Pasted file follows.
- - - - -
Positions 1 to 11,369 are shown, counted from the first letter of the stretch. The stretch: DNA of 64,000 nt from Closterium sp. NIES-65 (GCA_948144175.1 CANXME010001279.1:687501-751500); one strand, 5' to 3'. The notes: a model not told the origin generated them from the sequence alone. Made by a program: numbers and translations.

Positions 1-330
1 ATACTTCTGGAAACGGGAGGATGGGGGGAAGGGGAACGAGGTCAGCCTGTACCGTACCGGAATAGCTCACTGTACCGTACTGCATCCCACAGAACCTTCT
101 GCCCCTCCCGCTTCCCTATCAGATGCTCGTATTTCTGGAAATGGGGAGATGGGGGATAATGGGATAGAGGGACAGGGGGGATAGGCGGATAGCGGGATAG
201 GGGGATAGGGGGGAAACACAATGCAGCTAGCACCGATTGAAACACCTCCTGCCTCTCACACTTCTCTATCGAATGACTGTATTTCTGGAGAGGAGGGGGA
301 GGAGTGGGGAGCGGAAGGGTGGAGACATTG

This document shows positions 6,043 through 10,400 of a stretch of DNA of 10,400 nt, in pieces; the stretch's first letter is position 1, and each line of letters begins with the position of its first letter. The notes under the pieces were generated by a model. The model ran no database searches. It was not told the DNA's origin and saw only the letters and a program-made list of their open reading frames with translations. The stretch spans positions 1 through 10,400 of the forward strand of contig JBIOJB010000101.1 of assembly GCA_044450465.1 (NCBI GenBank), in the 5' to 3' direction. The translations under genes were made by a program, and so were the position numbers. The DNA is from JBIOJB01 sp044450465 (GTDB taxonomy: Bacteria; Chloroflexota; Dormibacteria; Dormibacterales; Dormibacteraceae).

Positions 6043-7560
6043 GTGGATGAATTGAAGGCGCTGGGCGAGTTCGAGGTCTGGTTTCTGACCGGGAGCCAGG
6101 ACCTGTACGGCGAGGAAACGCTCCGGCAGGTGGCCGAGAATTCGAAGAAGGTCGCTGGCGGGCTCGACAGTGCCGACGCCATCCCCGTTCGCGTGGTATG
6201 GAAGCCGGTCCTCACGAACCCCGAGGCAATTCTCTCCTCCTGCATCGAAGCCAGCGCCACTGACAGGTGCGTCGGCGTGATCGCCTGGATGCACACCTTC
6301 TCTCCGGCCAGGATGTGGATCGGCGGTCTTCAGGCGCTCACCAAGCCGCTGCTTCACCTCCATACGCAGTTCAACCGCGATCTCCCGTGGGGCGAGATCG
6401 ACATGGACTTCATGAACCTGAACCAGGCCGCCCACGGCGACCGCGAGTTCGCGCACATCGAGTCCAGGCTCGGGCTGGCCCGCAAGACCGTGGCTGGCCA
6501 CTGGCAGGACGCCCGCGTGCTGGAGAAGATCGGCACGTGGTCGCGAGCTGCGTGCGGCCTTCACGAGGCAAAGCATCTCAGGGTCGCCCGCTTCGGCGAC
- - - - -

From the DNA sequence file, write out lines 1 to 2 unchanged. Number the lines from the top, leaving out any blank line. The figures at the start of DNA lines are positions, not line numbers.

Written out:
Positions 1 to 11,369 are shown, counted from the first letter of the stretch. The stretch: DNA of 64,000 nt from Closterium sp. NIES-65 (GCA_948144175.1 CANXME010001279.1:687501-751500); one strand, 5' to 3'. The notes: a model not told the origin generated them from the sequence alone. Made by a program: numbers and translations.

Positions 1-330